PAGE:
As I walked into the Nolta Lab, I felt a rush of adrenaline. I had so many questions that needed to be answered. Who is going to be my mentor? What is my project about? Will I have any homework? I told myself to just calm down and go with the flow. The first two days were primarily focused on Biosafety Training and Lab Tours. Having a tour throughout the lab made me feel like a kid in a candy store. I was curious about all of the equipment especially the liquid nitrogen freezer farm. One of my biggest concerns was communicating with all of the highly educated and skilled researchers. What if I said something wrong and gave a bad impression? As I was meeting them, I realized how easy they were to talk to, especially my mentor, Catherine. I was having a conversation with them just like how I would with my high school friends.
Inside of the Liquid Nitrogen Freezer Farm!
The Lab Work
Throughout the following weeks Catherine and I primarily focused on karyotyping cells for ongoing projects and creating vectors for gene therapy. During the initial weeks, I had my first experience inside a biosafety cabinet. I was fearful about contaminating my sample and making a big mess by knocking things over in the hood. Fortunately, I got passed the learning curve quickly and became very efficient at sterile technique. A process that initially took me 20 minutes to do became 5 minutes. At this point, I was assigned my project of testing methods to increase the titer of Adeno-Associated Virus. I also got experience karyotyping cells by matching chromosomes and looking for abnormalities. I recall my first time karyotyping there were all of these chromosomes all over the place and they all looked like little worms. When my mentor matched up a pair, it blew my mind how alike two chromosomes are.
Making Transfection Media inside the Biosafety Cabinet
One of the most interesting experiences during the internship was meeting Dr. Belafsky (a specialist in the treatment of the ear, throat, and nose) in his examination room at the UC Davis hospital. He began the lecture by asking us which one of us would like a free medical examination. 3 of us volunteered and he made us choose a number between 1-10. Fortunately, I didn’t choose the right number because he was giving an ENT exam, which assesses the nose, ear, and throat. This was done by taking a tube with a camera and inserting it through the nose to get a view of the muscles inside the throat. This was very entertaining because the student being examined was told to sing at the same time the camera had a view of their throat. At the end of the examination, Dr. Belafsky told us about his experiences in medical school and his habits that enabled him to be successful.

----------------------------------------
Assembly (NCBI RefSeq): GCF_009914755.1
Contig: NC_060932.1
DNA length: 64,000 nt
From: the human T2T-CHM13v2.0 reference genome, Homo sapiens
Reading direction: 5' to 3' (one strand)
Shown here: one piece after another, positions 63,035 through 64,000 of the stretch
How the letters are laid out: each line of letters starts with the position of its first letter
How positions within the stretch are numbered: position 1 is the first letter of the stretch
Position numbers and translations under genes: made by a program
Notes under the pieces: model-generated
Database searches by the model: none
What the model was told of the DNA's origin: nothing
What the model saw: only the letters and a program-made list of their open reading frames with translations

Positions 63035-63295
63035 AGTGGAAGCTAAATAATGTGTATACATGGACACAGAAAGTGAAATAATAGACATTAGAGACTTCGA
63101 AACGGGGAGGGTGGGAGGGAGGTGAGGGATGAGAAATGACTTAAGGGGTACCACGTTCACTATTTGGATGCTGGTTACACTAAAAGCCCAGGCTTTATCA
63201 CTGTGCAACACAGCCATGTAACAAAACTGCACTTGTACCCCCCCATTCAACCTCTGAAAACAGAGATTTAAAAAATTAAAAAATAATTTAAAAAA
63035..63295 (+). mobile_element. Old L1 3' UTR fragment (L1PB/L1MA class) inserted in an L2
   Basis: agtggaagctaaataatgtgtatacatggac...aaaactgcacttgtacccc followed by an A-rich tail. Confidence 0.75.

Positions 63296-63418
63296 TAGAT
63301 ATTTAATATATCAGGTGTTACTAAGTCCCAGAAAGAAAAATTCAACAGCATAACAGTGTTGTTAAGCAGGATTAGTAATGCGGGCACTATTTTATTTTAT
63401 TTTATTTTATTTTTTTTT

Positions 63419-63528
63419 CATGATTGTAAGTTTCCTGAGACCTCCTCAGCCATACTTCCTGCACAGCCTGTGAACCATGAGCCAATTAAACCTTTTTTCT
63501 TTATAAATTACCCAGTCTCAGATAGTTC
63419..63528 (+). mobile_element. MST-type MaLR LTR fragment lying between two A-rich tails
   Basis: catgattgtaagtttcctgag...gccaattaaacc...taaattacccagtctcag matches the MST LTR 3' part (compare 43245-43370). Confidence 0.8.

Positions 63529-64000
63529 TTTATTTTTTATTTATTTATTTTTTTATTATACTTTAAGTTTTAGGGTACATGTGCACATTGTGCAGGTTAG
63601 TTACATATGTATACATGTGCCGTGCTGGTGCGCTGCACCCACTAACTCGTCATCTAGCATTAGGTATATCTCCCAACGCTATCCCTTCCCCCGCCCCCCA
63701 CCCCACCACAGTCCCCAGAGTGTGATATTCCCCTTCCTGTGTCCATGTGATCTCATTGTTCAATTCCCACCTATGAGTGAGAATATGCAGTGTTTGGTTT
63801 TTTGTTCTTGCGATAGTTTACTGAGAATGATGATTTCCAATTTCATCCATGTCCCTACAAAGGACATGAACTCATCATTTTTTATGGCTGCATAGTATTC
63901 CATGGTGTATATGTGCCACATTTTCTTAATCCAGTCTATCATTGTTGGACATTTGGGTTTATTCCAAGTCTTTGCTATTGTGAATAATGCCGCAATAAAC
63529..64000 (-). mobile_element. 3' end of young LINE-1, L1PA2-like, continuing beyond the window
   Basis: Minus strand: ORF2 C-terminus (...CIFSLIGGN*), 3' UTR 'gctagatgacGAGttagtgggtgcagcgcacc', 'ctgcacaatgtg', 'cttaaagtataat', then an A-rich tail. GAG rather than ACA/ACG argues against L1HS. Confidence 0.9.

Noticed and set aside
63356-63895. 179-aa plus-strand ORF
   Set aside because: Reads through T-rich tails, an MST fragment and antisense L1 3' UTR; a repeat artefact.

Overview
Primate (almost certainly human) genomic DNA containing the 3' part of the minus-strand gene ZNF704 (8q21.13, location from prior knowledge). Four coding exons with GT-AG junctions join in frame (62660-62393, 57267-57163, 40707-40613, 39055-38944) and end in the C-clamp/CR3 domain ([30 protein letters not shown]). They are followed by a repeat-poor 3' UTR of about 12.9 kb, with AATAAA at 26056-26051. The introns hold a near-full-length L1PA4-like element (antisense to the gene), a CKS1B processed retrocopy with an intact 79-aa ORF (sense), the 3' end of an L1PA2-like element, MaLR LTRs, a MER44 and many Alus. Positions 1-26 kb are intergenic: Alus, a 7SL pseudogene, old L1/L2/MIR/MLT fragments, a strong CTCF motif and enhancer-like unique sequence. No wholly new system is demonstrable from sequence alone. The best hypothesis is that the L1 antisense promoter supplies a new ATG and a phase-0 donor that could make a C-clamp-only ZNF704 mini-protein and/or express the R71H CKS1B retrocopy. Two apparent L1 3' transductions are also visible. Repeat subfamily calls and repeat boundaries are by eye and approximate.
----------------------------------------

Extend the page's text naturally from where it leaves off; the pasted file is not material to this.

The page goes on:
The Class and Dr. Bauer
Taking the Introduction to Stem Cells class taught by Dr. Bauer was an amazing experience. Everything I learned ranging from the mechanisms of Gene Therapy to GMP manufacturing was being applied to real life clinical trials. When I was studying for the midterm, I was studying to pass the test, but I found myself studying out of interest. Learning all of these concepts that were recently discovered gave me a satisfying feeling of accomplishment. Also It was extremely interesting to get to know Dr. Bauer. As Dr. Bauer was proofreading my poster, he caught a grammar error due to his expertise in Latin. He explained to me how learning Latin is crucial to becoming a biologist because most medical terminology have Latin stems.
GMP Testing Day!
Working in the Nolta Lab and taking Dr. Bauer’s class was an amazing and unforgettable experience. I will most definitely miss the intelligent, funny community of down-to-earth researchers and the feeling of being a biomedical researcher. I am looking forward to advancing my career in science and knowing that everyday stem cell and gene therapies are becoming safer and more effective, this makes me excited for the future. I would like to thank the California Institute of Regenerative Medicine for giving me and future students to come such an amazing opportunity.